US 4646205 A
A medical examining lamp has a generally parabolic reflector, a socket for receiving an incandescent lamp and a removable shield mounted adjacent the open end of the reflector and in alignment with the socket. The reflector has a blue anodized surface to color correct the incandescent lamp.
1. A medical examining lamp including a generally parabolic reflector having a peripheral margin and a socket mounted within the reflector for receiving an incandescent lamp, the reflector having a blue surface coating for color correcting the light emanating from the incandescent lamp and for reflecting the corrected light onto a patient, shield means having a periphery smaller than the peripheral margin of the reflector, mounting means supporting said shield means in a spaced relation to the peripheral margin of said reflector and in an opposed relation to the expected location of an incandescent lamp in said socket to permit the passage of reflected color corrected light between said shield means and said peripheral margin but preventing the projection of uncorrected light directly from said incandescent lamp onto such a patient, said shield means including first and second plates, coupling means for mounting said first plate in an opposed, generally parallel, spaced apart relation to said second plate, said first plate being disposed closer to the expected location of said incandescent lamp than said second plate and shielding said second plate from the heat generated by said incandescent lamp, the gap between said plates insulating the second plate from the heat of said first plate whereby said second plate remains relatively cooler.
2. The lamp set forth in claim 1 wherein the light eminating from said incandescent lamp has a color temperature of 2,600°-2,900° K., said surface color correcting said light to a range of from 3,000°-3,400° K.
3. The lamp set forth in claim 2 wherein said reflector is aluminum and said blue surface coating comprises a blue anodized coating.
This invention relates to lamps and more particularly to medical examining lamps.
Medical examining lamps, preferably project light which approximates that of daylight so that the patient's skin tones will appear natural. However, because incandescent lamps have a color temperature in the range of 2600° K.-2900° K. which appears yellow, prior art medical examining lamps employ color correction or lamps which approximate the color temperature of daylight, such as halogen lamps. One common type of prior art color correction was to employ a blue tinted glass cylinder around the incandescent lamp. A major disadvantage of halogen lamps and such color correction glass cylinders was their relative expense.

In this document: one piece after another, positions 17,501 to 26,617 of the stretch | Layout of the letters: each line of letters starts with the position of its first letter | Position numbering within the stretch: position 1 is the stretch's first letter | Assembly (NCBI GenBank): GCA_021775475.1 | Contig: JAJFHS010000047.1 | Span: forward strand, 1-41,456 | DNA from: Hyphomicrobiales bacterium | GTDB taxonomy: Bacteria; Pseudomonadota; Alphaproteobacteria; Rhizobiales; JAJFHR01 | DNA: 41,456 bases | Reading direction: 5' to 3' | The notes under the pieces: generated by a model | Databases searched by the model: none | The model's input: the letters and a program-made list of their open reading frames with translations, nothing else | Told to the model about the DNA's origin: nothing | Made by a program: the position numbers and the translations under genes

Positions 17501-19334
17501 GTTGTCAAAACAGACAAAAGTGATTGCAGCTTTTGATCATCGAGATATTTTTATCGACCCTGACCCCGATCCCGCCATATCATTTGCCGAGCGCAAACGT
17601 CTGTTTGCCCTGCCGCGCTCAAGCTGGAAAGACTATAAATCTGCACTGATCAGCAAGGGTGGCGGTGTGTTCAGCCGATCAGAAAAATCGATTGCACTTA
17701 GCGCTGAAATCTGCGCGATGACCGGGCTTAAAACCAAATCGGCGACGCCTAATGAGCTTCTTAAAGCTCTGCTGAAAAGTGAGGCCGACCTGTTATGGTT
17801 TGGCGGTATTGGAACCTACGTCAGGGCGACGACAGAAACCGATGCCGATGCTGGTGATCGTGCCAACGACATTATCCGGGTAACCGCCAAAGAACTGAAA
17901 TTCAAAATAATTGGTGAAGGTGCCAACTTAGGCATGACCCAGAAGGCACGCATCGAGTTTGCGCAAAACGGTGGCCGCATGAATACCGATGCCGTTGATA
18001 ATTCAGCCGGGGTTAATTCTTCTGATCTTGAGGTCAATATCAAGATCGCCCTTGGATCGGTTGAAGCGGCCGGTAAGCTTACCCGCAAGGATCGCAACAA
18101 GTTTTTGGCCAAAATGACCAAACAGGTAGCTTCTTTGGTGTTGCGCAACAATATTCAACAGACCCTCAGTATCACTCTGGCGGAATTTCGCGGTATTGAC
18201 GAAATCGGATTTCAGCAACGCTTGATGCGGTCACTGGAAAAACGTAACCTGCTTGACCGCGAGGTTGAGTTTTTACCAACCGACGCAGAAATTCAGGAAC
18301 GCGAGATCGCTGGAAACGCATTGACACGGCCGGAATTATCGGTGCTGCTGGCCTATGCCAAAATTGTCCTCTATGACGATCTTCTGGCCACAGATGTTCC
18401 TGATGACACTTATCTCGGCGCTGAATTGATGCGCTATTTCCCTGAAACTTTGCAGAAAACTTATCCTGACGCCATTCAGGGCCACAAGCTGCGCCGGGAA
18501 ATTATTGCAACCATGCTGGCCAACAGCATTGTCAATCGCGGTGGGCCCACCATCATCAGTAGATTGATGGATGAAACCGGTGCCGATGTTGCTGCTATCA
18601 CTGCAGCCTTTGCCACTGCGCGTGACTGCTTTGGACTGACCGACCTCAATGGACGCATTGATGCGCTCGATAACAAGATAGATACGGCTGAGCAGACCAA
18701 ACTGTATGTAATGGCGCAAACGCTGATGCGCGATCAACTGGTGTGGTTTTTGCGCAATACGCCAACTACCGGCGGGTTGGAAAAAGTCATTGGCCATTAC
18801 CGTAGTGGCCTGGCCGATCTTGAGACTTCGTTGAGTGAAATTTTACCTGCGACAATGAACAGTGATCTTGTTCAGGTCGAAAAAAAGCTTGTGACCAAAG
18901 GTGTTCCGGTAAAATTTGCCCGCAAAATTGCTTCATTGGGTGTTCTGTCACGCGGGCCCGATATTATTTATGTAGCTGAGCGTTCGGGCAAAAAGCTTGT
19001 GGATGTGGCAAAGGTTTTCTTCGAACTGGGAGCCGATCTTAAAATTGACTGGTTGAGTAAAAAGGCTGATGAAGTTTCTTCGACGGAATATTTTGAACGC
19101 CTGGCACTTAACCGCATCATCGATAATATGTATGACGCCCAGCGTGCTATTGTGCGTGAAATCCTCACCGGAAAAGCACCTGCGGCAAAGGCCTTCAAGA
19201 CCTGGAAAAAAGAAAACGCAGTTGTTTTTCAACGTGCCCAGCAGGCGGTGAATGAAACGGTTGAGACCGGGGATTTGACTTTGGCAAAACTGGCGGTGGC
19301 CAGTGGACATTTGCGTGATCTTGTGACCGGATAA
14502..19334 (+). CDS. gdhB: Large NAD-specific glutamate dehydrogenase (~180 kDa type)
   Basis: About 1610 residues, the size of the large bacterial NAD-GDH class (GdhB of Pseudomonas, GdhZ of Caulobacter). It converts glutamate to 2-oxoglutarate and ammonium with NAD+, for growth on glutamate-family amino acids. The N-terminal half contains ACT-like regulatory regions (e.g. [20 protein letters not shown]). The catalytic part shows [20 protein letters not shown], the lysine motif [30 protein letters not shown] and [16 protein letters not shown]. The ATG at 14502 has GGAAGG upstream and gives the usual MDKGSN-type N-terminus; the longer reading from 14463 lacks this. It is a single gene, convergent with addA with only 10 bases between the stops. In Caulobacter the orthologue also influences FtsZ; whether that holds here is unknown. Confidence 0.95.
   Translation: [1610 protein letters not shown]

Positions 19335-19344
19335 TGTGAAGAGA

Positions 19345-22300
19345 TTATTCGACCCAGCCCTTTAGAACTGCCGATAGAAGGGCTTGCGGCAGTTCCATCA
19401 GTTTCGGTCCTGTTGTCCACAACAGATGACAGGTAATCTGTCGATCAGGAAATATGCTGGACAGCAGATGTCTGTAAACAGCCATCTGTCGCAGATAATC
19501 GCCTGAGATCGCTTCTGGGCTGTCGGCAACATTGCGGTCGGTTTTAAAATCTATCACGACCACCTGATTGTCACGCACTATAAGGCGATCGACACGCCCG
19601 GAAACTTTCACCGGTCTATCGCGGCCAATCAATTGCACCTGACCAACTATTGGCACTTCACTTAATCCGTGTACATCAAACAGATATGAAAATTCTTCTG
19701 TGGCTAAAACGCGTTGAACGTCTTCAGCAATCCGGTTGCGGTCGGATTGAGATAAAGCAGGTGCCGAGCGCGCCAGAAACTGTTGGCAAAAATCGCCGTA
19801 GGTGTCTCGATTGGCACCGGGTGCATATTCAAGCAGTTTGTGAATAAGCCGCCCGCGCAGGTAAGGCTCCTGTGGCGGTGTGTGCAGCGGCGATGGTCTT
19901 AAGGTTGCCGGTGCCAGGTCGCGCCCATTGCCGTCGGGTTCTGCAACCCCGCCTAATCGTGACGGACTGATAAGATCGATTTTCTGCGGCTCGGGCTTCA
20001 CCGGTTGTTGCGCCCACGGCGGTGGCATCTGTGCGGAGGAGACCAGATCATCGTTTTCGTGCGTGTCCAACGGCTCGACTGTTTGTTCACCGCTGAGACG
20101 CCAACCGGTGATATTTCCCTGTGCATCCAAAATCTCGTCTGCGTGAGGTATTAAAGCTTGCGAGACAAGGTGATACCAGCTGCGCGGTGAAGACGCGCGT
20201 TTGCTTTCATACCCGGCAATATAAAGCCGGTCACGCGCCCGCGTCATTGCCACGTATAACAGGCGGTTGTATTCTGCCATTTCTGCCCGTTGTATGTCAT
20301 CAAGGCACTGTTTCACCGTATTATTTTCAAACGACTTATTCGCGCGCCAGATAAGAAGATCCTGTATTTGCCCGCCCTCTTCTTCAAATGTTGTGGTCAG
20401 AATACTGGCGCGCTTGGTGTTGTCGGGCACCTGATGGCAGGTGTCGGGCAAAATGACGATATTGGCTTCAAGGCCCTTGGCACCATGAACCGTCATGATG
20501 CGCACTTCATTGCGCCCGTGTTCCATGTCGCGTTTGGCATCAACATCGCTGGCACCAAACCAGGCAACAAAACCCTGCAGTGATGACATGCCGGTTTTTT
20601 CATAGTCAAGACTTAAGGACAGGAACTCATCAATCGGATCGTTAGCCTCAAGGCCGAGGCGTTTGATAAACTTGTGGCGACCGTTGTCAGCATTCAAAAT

It is an object of the invention to provide a new and improved medical examining lamp.
A further object of the invention is to provide a medical examining lamp which is relatively simple and inexpensive.
A further object of the invention is to provide a medical examining lamp which provides an inexpensive means for color correcting incandescent lamps.
These and other objects and advantages of the invention will become more apparent from the detailed description of the preferred embodiment taken with the accompanying drawings.
In general terms, the invention comprises a medical examining lamp having a generally parabolic reflector and a socket disposed within the reflector for receiving an incandescent lamp wherein the reflector has a blue surface coating and a shield is mounted in the open end of the reflector and in alignment with the socket to prevent the direct projection of light rays from an incandescent lamp disposed within the socket.